3. In the case of wage subsidies, either you or your new employee should send or email payslips to the TAC. This will ensure you are reimbursed the agreed wage subsidy (for hours worked) and help us calculate any partial income benefit to be paid to the client.
  4. The return to work specialist will conduct regular reviews throughout the return to work plan and will provide regular progress reports to all parties detailing any changes in productivity, duties and hours to be worked.
  5. There is no set timeframe for a return to work program, however it will normally run for a minimum of 12 weeks and the return to work specialist will finalise the program once the return to work goals are achieved and sustained.

Frequently asked questions

Can I expect my new employee to be fully fit?

In most circumstances, a person is fully fit for the duties required of them. If your new employee does have any restrictions, you will be made aware of these, however they would normally not impact on what is required of them in the role.

Depending on the length of time out of the workforce due to injury, the client may require a graded return to work. So, although they are cleared as fully fit to undertake the required duties, it may be recommended that they increase their work hours and/or work demands over a number of weeks.

I’m worried that if I employ someone who isn’t fully fit, my business may suffer due to lost productivity. What type of assistance is available?

As part of the Employer Incentive Package, the TAC can consider paying a wage subsidy to compensate your business while you support your new employee in their return to work. These subsidies will be developed with the help of a return to work specialist and will be agreed upon by all parties before any return to work program commences, so you know exactly what to expect.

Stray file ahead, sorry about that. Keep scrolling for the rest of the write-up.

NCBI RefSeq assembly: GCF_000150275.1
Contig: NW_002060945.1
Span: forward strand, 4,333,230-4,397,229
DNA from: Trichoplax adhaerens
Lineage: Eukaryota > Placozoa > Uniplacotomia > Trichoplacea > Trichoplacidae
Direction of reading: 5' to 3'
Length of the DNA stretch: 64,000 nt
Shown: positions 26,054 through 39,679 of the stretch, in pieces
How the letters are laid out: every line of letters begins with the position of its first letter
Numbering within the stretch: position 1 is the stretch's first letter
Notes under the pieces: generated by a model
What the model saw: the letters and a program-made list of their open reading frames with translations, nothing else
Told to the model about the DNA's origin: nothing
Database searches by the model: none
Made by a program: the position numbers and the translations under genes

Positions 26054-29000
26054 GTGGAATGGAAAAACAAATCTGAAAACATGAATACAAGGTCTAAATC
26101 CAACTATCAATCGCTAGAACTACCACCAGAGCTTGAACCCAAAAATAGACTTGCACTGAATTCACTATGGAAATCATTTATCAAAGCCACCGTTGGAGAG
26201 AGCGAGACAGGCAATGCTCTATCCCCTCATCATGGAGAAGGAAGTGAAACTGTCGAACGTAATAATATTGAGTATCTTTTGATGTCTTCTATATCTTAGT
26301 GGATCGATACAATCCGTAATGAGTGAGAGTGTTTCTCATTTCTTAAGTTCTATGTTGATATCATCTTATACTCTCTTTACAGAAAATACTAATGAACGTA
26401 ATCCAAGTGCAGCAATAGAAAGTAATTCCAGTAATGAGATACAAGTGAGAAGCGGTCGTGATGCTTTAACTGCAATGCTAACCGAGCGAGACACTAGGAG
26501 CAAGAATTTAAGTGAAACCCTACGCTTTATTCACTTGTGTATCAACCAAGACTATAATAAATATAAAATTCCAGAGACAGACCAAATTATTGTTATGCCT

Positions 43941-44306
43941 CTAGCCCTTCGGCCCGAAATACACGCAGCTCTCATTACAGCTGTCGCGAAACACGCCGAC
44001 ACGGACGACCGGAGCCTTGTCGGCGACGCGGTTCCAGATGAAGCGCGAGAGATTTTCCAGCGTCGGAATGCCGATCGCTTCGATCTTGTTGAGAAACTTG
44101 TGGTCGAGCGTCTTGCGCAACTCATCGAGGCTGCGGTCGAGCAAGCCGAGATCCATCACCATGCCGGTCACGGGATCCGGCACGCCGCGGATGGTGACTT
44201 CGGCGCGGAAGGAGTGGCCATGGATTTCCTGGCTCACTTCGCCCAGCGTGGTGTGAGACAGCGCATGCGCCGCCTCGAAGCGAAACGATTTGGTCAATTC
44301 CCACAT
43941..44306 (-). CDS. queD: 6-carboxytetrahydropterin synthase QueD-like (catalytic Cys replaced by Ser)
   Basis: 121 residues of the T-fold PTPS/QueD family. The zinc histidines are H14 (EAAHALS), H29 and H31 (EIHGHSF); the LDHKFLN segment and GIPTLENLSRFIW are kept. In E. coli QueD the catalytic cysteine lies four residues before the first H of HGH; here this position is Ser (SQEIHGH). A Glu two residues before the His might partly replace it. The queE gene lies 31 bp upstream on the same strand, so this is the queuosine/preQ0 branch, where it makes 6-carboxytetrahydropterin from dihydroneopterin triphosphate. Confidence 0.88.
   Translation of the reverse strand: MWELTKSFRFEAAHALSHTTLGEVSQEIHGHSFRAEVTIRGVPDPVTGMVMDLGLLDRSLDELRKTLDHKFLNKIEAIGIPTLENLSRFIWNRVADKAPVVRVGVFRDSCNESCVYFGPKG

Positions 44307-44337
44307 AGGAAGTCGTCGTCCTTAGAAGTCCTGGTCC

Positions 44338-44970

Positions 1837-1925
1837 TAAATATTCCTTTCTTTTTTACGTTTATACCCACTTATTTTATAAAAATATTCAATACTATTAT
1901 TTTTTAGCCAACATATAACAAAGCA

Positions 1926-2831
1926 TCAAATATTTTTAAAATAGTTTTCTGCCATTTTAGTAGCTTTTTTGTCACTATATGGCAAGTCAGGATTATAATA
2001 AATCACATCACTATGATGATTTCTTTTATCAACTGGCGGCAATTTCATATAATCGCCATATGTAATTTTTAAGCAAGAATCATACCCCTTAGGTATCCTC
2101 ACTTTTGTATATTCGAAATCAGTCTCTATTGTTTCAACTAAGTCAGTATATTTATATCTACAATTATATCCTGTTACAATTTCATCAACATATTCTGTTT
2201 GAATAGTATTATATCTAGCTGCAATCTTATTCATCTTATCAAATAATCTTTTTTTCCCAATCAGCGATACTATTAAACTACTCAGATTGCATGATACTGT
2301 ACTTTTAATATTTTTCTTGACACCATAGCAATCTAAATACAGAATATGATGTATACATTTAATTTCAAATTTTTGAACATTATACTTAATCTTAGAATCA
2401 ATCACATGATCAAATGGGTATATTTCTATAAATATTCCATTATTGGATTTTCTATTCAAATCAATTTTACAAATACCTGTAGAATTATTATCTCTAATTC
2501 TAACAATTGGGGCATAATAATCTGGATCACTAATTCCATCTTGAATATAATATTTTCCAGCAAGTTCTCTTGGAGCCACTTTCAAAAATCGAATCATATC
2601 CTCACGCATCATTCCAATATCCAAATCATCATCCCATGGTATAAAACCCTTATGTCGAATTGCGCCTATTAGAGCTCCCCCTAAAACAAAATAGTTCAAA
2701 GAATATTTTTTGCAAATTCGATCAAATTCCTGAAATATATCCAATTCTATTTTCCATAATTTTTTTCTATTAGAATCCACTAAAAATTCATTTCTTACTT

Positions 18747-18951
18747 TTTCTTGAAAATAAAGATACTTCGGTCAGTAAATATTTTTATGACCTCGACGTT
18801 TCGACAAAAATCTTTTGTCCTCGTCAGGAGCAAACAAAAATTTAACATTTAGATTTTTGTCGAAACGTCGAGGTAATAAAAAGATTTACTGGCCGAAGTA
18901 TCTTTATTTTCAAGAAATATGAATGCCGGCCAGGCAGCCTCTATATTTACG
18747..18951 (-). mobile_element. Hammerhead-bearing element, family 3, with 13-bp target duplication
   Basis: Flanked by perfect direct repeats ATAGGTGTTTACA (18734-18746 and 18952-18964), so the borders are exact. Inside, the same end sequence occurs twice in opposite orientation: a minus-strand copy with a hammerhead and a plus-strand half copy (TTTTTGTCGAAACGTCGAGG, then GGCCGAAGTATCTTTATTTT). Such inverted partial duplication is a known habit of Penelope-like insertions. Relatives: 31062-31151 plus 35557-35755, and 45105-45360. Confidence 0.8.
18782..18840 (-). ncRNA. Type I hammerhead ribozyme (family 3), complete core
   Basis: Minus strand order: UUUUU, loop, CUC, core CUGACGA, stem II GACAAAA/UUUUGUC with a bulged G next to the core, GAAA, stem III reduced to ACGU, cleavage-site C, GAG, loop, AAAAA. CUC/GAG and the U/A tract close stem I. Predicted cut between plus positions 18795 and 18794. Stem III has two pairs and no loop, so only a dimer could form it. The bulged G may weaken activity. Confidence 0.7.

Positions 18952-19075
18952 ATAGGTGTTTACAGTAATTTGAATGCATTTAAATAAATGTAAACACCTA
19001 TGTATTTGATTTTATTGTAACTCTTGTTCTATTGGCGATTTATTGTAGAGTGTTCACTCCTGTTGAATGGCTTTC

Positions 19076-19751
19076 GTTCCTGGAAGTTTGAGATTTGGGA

What happens if the worker injures themselves during their new employment?

Contact the TAC immediately to discuss the injury and the next steps.

Depending on the injury, the return to work program can be modified or suspended for a period, and/or a WorkCover claim form can be lodged. As an employer, you are given premium protection in the event of an accepted WorkCover claim during a TAC return to work program, regardless of the nature of the injury. In addition, the TAC will reimburse the WorkCover excess incurred as a result of that claim.

Where a WorkCover claim is lodged, the TAC’s insurer will assess the claim as per the normal processes.

Who will pay for sick leave if my employee has to have time off for treatment of their accident injuries?

It is expected that your new employee arrange any medical appointments outside of work time.

However if your new employee has to have time off work due to their accident injuries, they need to advise the TAC of this via a certificate of capacity, or a medical report from their treating practitioner.

If approved, the TAC can organise a reimbursement to you for the sick leave taken or pay the TAC client directly for the time they require off work.

How long will it take to receive the wage subsidies? Who can I contact for support?

When the return to work program is established, you will be provided with an email address or fax number where payslips must be sent.